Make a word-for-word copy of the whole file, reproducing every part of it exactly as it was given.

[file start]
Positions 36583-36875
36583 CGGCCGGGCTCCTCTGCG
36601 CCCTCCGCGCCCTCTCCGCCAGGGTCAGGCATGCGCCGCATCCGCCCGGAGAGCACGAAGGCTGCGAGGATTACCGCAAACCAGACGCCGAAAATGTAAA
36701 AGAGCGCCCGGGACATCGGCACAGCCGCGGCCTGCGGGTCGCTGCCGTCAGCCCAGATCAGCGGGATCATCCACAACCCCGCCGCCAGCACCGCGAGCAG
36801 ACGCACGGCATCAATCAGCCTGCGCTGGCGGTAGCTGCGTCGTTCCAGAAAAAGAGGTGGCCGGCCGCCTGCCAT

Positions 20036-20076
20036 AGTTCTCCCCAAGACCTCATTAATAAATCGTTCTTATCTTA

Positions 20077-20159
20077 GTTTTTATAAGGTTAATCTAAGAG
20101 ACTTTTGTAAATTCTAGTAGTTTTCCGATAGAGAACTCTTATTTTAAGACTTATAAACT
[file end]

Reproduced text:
Positions 36583-36875
36583 CGGCCGGGCTCCTCTGCG
36601 CCCTCCGCGCCCTCTCCGCCAGGGTCAGGCATGCGCCGCATCCGCCCGGAGAGCACGAAGGCTGCGAGGATTACCGCAAACCAGACGCCGAAAATGTAAA
36701 AGAGCGCCCGGGACATCGGCACAGCCGCGGCCTGCGGGTCGCTGCCGTCAGCCCAGATCAGCGGGATCATCCACAACCCCGCCGCCAGCACCGCGAGCAG
36801 ACGCACGGCATCAATCAGCCTGCGCTGGCGGTAGCTGCGTCGTTCCAGAAAAAGAGGTGGCCGGCCGCCTGCCAT

Positions 20036-20076
20036 AGTTCTCCCCAAGACCTCATTAATAAATCGTTCTTATCTTA

Positions 20077-20159
20077 GTTTTTATAAGGTTAATCTAAGAG
20101 ACTTTTGTAAATTCTAGTAGTTTTCCGATAGAGAACTCTTATTTTAAGACTTATAAACT